European GNSS is accelerating progress towards autonomous driving and, as a result, is increasing safety, enhancing traffic flow and ensuring better public mobility.
Autonomous and connected vehicles are positioning themselves as the way of the future. For some years now Google has been testing their driverless car, and in Pittsburgh Uber recently launched its self-driving car service in collaboration with Volvo, the Swedish car maker.
And this is only the beginning.
Speaking at a dedicated session on European GNSS and smart mobility during last spring’s European Space Solutions conference in The Hague, Florien van Der Windt of the Netherlands’ Ministry of Infrastructure and Environment noted that the self-driving car is no longer a science-fiction fantasy: “The heart of modern-day cars is IT, with vehicles now being mobile sensor hubs,” she said. “Not only will this advancement towards the autonomous vehicle increase safety, enhance traffic flow and provide better public mobility, it will also have a huge impact on the economy.”
A key challenge to the advancement of the autonomous vehicle, however, remains the availability of accurate and reliable GNSS. For example, the current level of guidance and positioning available relies on what one speaker called a “severe simplification of road descriptions” that are not valid for such next-generation uses as lane-level positioning. On this point, the launch of Galileo Initial Services later this year will be a major step towards achieving the necessary level of accuracy and reliability. Galileo will provide a stronger service that is more resistant to multipath interference in urban canyons, along with an authenticated signal capable of detecting spoofing attacks – both absolute musts for the safe operation of autonomous cars.
However, in order to achieve the level of positioning required for the safe operation of autonomous vehicles, a fusion of computer vision and GNSS technologies is required – a fusion that the EU-funded inLane project is currently working on. The project is developing dynamic maps that are updated in real time via cloud crowdsourcing techniques. The system is set to start testing in the Netherlands and Spain in the near future.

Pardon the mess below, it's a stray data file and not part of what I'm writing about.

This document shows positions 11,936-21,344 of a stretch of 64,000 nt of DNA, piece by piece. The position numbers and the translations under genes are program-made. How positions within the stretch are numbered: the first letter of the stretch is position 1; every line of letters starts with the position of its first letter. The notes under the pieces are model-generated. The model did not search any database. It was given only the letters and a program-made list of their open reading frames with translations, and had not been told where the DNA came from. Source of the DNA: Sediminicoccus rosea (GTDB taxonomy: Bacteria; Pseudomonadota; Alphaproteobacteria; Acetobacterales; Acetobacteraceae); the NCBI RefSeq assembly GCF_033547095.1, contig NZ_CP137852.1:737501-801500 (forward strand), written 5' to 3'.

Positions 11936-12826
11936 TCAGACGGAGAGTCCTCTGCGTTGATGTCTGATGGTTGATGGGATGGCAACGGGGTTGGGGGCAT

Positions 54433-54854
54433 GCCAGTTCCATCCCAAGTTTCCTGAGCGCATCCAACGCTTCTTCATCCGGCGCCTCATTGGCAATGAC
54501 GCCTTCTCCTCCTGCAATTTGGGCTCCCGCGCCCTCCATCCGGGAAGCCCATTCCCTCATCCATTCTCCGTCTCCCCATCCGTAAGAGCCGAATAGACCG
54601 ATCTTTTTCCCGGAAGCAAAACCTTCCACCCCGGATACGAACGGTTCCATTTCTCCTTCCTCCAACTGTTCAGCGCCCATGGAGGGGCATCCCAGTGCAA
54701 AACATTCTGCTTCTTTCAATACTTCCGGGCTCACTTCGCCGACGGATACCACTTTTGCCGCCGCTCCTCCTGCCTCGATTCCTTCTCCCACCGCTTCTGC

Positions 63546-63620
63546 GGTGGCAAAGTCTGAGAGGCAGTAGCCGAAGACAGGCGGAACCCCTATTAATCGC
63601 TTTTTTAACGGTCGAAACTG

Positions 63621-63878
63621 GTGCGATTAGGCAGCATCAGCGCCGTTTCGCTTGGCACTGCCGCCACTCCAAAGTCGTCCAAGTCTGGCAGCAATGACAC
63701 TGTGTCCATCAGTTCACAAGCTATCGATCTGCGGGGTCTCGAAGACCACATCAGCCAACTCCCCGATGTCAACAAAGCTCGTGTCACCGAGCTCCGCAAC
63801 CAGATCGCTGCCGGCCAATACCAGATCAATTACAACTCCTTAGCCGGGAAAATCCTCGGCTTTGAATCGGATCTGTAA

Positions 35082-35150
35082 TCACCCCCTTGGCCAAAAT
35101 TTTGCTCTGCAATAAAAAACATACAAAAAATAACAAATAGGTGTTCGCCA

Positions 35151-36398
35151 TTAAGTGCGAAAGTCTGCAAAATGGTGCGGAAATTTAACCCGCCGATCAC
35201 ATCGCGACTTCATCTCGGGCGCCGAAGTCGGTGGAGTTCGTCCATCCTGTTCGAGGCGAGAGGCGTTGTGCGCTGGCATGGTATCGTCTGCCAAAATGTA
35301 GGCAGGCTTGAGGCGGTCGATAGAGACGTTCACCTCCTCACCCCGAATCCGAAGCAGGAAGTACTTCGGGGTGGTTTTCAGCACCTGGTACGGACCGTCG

Furthermore, WEpod, a completely automated vehicle currently being tested in the Netherlands, is being viewed as a ‘last mile’ mobility solution. The vehicle has no steering wheel and utilises a combination of robust GNSS, digital maps, radars, cameras, laser scanners and ultrasonic scanners. The sub-metre localisation system uses multi-constellation GNSS with network-based real-time kinematics (RTK). Company researchers note that while in the current testing phase an on-board human ‘steward’ is required, the hope is to soon transition to using a control room for vehicle monitoring.
In Italy, the Fiat Research Centre is working on vehicle geolocation for automation. According to a company representative, although technology capable of exchanging the time-critical messages needed for driver assistance is already available in new vehicle models, it falls short of being able to provide full automation. To help fill this technology gap, two GSA-supported projects are working to achieve the required level of reliable positioning needed to enable autonomous driving. The InDrive project is developing a close-to-market solution that relies heavily on accurate and high-integrity satellite navigation based on European GNSS, while the Escape project’s goal is to design a European GNSS integrated location system that works as an ‘engine’ for multiple safety-critical applications. This work is being done in collaboration with automaker Renault.
Media note: This feature can be republished without charge provided the European GNSS Agency (GSA) is acknowledged as the source at the top or the bottom of the story. You must request permission before you use any of the photographs on the site. If you republish, we would be grateful if you could link back to the GSA website (http://www.gsa.europa.eu).